Inverse Process Analysis for the Acquisition of Thermophysical Data [electronic resource].
- Washington, D.C. : United States. Dept. of Energy. Office of Energy Efficiency and Renewable Energy, 2004.
Oak Ridge, Tenn. : Distributed by the Office of Scientific and Technical Information, U.S. Dept. of Energy.
- Additional Creators:
- University of Tennessee, Knoxville, United States. Department of Energy. Office of Energy Efficiency and Renewable Energy, United States. Department of Energy. Office of Conservation and Renewable Energy. Office of Industrial Technologies, and United States. Department of Energy. Office of Scientific and Technical Information
- Restrictions on Access:
- Free-to-read Unrestricted online access
- One of the main barriers in the analysis and design of materials processing and industrial applications is the lack of accurate experimental data on the thermophysical properties of materials. To date, the measurement of most of these high-temperature thermophysical properties has often been plagued by temperature lags that are inherent in measurement techniques. These lags can be accounted for with the appropriate mathematical models, reflecting the experimental apparatus and sample region, in order to deduce the desired measurement as a function of true sample temperature. Differential scanning calorimeter (DSC) measurements are routinely used to determine enthalpies of phase change, phase transition temperatures, glass transition temperatures, and heat capacities. In the aluminum, steel, and metal casting industries, predicting the formation of defects such as shrinkage voids, microporosity, and macrosegregation is limited by the data available on fraction solid and density evolution during solidification. Dilatometer measurements are routinely used to determine the density of a sample at various temperatures. An accurate determination of the thermophysical properties of materials is needed to achieve accuracy in the numerical simulations used to improve or design new material processes. In most of the instruments used to measure properties, the temperature is changed according to instrument controllers and there is a nonhomogeneous temperature distribution within the instrument. Additionally, the sample temperature cannot be measured directly: temperature data are collected from a thermocouple that is placed at a different location than that of the sample, thus introducing a time lag. The goal of this project was to extend the utility, quality and accuracy of two types of commercial instruments -a DSC and a dilatometer - used for thermophysical property measurements in high-temperature environments. In particular, the quantification of solid fraction and density during solidification was deemed of critical importance. To accomplish this project goal, we redesigned sample holders and developed inverse mathematical methods to account for system lags. The desired property could then be correlated to the proper sample temperature. For the NETZSCH DSC 404C instrument with a high-accuracy heat capacity sensor, a mathematical model was developed by assuming that each component was isothermal and that the heat transfer among components occurred by conduction and radiation. Model parameters included effective conduction time constants and radiation time constants. Several model cases were investigated to assess the effect of heat transfer interactions. New features that have not been considered in previous DSC models were included in the present study. These new features included (a) considering the sensor platform, (b) accounting for the heat loss through the stem, and (c) considering the lag between furnace temperature and set point temperature. Comparisons with experimental results showed that temperature lags in heat flux DSC instruments could be determined by performing a heat transfer analysis based on a comprehensive model. The proposed mathematical model yielded accurate results over a wide temperature range during heating and cooling regimes. The induced thermal lag in the Theta Industries dual push-rod horizontal dilatometer is apparent owing to the distance of the thermocouple from the actual sample. In a near steady-state mode of operation, this apparent problem is minimal. However, in a transient situation, where the density is varying as a function of time, the temperature output from the remote temperature sensor must be adjusted in order to reflect the sample temperature. The conventional push-rod dilatometer insert was modified significantly to allow an accurate correlation of the measured density to the predicted sample temperature of alloys in the phase-change regime. This new configuration made use of a stand...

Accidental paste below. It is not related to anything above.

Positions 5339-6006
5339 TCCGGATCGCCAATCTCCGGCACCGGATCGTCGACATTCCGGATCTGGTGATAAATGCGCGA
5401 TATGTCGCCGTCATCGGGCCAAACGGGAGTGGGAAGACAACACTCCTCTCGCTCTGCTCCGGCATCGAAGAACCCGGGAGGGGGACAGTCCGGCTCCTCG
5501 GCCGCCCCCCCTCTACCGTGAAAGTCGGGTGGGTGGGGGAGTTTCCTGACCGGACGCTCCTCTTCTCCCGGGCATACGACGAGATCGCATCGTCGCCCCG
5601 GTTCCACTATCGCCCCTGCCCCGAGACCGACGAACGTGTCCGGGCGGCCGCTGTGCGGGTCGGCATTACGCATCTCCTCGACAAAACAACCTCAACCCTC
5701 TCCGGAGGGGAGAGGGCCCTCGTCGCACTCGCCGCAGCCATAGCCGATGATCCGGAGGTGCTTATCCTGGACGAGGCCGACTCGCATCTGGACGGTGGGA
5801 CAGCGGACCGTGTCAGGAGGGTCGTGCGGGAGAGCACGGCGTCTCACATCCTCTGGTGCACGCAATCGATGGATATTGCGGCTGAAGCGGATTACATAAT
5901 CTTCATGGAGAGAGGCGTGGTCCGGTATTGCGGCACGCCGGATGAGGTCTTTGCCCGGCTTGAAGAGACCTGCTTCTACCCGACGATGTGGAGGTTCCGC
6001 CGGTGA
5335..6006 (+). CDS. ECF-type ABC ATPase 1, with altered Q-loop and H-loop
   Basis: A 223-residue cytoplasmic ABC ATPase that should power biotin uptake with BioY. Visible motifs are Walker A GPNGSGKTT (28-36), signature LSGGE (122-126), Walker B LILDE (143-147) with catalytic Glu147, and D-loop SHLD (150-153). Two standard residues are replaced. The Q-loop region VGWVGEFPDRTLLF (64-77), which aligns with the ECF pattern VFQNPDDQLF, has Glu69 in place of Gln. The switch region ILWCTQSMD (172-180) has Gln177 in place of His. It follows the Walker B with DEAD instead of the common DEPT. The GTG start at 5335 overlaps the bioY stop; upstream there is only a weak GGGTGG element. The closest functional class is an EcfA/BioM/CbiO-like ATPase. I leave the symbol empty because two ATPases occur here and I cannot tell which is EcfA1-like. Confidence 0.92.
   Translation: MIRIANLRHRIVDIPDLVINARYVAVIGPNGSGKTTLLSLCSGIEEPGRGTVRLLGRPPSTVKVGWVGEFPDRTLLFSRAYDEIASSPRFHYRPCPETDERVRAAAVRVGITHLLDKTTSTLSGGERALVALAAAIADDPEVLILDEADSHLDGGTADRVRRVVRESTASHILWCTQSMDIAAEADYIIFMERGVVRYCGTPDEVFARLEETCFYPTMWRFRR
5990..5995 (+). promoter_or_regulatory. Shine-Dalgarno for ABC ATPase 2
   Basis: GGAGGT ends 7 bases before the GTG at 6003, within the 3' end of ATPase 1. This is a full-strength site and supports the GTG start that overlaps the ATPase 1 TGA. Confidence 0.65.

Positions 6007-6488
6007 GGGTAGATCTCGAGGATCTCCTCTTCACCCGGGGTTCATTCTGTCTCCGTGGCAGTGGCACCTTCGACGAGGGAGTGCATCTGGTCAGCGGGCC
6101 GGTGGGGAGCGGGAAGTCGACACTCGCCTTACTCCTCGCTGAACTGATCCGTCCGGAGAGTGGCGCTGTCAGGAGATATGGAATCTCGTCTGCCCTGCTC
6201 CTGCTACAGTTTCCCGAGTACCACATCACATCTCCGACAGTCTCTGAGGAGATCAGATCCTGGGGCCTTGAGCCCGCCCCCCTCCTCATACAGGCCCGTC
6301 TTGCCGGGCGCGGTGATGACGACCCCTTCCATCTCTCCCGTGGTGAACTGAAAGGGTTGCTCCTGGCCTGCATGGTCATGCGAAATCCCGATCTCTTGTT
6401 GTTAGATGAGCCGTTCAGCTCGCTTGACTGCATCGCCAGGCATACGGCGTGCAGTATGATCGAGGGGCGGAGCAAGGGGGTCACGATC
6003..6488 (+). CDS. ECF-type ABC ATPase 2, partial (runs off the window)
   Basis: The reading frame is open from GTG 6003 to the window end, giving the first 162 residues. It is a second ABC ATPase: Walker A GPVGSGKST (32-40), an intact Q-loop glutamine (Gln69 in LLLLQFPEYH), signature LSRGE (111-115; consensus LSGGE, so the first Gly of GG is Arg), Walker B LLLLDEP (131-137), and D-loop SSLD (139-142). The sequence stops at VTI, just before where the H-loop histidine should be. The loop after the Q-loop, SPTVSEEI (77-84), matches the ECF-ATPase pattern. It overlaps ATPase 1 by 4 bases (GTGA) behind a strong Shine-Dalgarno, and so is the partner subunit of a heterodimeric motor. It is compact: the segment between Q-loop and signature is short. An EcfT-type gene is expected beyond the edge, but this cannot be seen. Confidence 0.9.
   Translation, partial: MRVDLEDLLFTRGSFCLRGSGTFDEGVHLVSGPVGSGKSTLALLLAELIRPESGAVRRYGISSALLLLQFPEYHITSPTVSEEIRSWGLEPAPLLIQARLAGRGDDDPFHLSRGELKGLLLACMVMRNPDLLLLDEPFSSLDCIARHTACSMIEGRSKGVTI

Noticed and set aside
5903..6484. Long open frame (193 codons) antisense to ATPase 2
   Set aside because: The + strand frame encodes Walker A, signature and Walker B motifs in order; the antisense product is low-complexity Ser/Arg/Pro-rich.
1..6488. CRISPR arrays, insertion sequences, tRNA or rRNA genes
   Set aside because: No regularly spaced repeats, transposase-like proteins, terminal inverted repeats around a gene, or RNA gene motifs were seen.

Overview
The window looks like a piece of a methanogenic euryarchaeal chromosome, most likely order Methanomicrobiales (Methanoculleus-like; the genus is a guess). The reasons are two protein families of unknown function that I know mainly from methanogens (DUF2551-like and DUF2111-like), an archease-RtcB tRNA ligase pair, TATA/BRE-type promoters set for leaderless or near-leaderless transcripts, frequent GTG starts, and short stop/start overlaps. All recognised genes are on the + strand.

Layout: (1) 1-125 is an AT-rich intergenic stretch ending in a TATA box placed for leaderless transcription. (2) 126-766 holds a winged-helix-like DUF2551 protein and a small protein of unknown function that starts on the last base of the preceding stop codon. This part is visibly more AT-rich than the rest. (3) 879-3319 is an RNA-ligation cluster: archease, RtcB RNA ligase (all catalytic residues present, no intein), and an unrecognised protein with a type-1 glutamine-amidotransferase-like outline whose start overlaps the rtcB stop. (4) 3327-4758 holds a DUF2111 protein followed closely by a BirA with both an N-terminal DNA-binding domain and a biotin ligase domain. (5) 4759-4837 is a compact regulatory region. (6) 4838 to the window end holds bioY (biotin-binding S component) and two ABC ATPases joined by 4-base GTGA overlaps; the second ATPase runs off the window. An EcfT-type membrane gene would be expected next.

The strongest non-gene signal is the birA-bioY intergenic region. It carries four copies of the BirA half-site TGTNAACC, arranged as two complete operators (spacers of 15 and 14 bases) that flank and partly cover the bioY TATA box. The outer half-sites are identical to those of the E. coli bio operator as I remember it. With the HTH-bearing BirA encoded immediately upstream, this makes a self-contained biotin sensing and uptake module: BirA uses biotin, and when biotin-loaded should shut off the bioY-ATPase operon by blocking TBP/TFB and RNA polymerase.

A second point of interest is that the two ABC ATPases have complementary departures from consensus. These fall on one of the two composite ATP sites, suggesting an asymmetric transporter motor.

- Report Numbers:
- E 1.99:ornl/tm-2005-132
- Other Subject(s):
- Heat Flux
- Heat Transfer
- Mathematical Models
- Sample Holders
- Specific Heat
- Temperature Distribution
- Temperature Measurement
- Transition Temperature
- Thermophysical Properties, Dilatometer, Differential Scanning Calorimeter, Inverse Methods, Temperature Lag, Heat Flux, Solid Fraction, Density
- Published through SciTech Connect.
Adrian Sabau; Jay Frankel.
- Type of Report and Period Covered Note:
- Final; 10/31/2001 - 10/31/2004
- Funding Information:
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